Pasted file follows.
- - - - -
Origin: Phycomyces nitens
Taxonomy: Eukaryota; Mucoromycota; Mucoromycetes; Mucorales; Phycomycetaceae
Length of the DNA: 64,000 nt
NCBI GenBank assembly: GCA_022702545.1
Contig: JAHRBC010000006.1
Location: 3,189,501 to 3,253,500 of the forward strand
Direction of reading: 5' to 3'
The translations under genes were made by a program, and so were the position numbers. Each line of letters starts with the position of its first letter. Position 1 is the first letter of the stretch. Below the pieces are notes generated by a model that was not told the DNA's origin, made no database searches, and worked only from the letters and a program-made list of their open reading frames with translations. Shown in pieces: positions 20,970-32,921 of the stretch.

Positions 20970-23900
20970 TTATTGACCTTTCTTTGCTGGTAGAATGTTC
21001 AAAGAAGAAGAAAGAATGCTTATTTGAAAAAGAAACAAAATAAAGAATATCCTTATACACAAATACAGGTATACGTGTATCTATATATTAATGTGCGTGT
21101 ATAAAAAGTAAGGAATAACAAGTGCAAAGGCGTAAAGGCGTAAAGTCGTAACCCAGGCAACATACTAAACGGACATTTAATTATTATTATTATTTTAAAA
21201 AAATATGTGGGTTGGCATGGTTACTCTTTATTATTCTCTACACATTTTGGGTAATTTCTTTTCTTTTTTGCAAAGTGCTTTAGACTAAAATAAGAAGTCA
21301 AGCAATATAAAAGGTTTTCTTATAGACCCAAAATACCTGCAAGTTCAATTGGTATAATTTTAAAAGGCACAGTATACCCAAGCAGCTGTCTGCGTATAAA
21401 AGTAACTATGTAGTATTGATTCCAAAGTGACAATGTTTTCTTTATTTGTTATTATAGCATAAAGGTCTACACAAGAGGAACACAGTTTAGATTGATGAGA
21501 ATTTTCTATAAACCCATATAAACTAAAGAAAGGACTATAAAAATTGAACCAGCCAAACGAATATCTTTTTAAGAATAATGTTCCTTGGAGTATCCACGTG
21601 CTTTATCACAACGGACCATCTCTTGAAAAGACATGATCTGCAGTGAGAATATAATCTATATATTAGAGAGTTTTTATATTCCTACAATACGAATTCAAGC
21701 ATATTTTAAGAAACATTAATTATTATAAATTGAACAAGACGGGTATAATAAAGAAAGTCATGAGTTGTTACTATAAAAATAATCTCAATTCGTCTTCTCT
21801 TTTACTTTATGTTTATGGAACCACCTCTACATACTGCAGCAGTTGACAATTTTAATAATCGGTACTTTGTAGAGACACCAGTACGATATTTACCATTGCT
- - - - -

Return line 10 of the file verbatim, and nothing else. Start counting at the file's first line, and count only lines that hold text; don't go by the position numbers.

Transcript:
20970 TTATTGACCTTTCTTTGCTGGTAGAATGTTC